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Used 2g with 60ml water in a small glazed ceramic gaiwan. Single rinse with infusions progressing 15 seconds, 20 seconds, and 30 seconds for 3rd-9th brews with 83 degree C water. 10th-12th infusions I used 86 degree C water for 1 minute.

The leaves are very pretty. Every single leaf has at least a little gold on it and pure golden buds make up the vast majority of the tea. Dry fragrance is kinda dusty and the hairs floating in the air around the tea are apt to make you sneeze. Dried apple and slight wood note. Wet leaves take on a gorgeous chocolate brown color with a yellow reflection. Wet leaf aroma much more dynamic, with cedar, apple, clove, cinnamon, and woodsmoke. Yeah, a bit of cocoa too, but I think I may have been looking for that characteristic subconsciously. Liquor is also gold, though in a deeper cup it looks like it would take on an orange color. I’m surprized by the clarity – I was expecting some haziness from leaf hairs suspended in the infusion, but I guess those that separated didn’t make it through my fine filter (same sieve doesn’t prevent bi luo chun or yin zhen from looking cloudy, though). Liquor aroma carries the notes of the wet leaves very well, but leaves the smoke characteristic behind.

Low end of full body or high end of moderate body. I was expecting to sacrifice some body with the lower temperature, but it’s still pretty thick. Plus side is the lower temp really did promote the expression of orchid and orange blossom floral notes in the nose. Really no hint of these in the liquor aroma, so it’s a pleasant surprise accent. Apple crisp sweetness pervades throughout. Leaves the tongue sweet as well, and the barely-noticeable astringency plays nicely off the lingering, mouthwatering finish. Wheat, barley, cinnamon, clove, raw sugar, baked pear, buckwheat crepe, kumquat, balsa and cedar woods, a bunch of different types of apples and apple-pear, and a touch of port-grape note. Flavor consistency is sort of remarkable… 12 infusions each expressing just varying degrees of the same notes. As it diminishes, there’s a buttermilk quality that comes out, again accented by apples but this time more of an apple strudel with cinnamon. Nice, comforting sweet taste to wrap up with. Though it leaves me with the impression of finishing a very small piece of apple pie with vanilla ice cream and now I want seconds…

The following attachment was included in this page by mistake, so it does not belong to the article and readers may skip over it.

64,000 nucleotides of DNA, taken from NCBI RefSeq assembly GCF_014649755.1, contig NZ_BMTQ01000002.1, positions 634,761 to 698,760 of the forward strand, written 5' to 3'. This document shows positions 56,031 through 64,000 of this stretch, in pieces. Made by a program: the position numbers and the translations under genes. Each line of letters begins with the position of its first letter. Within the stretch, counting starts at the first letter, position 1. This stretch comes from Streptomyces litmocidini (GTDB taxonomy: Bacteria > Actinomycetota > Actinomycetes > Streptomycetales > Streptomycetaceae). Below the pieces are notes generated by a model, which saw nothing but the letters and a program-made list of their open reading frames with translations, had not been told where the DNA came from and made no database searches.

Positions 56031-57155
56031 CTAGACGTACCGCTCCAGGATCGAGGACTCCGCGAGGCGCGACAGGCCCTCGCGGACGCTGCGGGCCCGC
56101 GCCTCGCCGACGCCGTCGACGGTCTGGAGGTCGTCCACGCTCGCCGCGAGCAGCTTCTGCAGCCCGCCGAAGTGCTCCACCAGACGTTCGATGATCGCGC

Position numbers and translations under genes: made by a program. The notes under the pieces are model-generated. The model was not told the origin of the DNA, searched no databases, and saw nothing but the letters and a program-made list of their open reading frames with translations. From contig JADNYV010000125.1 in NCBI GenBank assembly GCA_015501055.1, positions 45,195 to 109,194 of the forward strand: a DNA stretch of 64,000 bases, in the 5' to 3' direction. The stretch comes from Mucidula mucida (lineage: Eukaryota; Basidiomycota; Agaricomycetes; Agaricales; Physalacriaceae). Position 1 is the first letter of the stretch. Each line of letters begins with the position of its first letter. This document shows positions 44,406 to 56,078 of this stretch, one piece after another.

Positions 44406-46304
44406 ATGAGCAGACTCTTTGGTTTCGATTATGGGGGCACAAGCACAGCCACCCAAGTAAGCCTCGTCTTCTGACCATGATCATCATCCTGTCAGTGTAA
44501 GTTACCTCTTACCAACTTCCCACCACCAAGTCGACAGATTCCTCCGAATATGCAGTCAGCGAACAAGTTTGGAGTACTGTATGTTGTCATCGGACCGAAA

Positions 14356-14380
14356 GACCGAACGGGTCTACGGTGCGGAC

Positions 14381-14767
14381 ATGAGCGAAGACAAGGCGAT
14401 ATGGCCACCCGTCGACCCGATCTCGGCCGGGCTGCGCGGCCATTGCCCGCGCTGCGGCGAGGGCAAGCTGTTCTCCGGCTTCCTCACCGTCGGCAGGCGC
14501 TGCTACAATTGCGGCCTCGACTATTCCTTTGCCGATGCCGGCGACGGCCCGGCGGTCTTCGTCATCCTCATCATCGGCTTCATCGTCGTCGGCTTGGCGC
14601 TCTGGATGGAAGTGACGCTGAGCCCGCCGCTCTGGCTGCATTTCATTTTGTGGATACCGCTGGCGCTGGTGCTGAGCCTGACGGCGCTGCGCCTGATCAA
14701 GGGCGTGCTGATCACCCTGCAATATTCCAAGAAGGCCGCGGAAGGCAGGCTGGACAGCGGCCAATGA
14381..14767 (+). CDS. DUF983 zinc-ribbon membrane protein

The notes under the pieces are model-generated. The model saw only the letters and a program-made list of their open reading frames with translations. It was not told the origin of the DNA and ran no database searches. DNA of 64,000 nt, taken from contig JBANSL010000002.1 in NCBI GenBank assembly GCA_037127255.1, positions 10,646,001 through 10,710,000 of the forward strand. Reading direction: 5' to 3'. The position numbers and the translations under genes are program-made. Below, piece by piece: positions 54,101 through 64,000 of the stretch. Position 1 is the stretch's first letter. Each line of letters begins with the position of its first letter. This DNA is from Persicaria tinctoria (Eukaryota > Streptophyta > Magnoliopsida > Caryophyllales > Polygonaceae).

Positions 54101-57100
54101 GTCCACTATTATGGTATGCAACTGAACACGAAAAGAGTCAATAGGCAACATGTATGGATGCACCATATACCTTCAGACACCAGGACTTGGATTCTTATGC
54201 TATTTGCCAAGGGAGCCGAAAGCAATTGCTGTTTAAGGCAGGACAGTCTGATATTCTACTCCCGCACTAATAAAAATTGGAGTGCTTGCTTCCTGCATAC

Brewed a 13th infusion with 86 degree C water and forgot about it. Came back 9 minutes later for it – still smooth, crisp and tasty, though the water chestnut note I associate with leaves at the end of their run is prominent. Same basic flavor, but less body and spice notes barely noticeable.

Very tasty, soothing, smooth red tea. Prepared with hotter water it gives more pronounced flavors of wood and resin, but with cooler water you’ll be rewarded with lighter, more dynamic flavors and more of a mouthwatering effect.

180 °F / 82 °C 0 min, 30 sec

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Reached the last of my small supply of this, so brewing a bit weaker than I normally would and it started losing flavor about a quarter the number of infusions I would get using 8-9g.

5.75g with 225ml in a seasoned squat shi piao style duan ni yixing teapot. Single rinse. Start off using 83 degree C water and a 15, 30, then 45 second steep but moved on to a minute for the 4th-8th infusions and 2 minutes with 87 degree C water for the 9th.

Leaves are in many different sizes and shapes, ranging from broken down bits the size of small Keemun leaves to leaf sets larger than most whole-leaf oolongs. Smells like opening a bag of dry potting soil or an old but well cleaned barn. Wet leaves release the same clay-loam aroma, but also wet river rock crispness, stripped willow bark sweet vegetal aroma, and a bit of oven-dried orange peel woody citrus. Beech wood and unground nutmeg and pepper spice aromas. The leaves look an awful lot like spent leaves of Oriental Beauty Oolong (Dong Feng Mei Ren/Bai Hao Oolong) leaves, but a little darker green. Liquor is clear orange-amber with a reddish tint (infusions beyond the 4th brew are just clear amber, but stay richly hued). Liquor aroma does not convey the soil characteristics and incorporates more of a bisque-fired clay note and crushed walnut meaty nuttiness.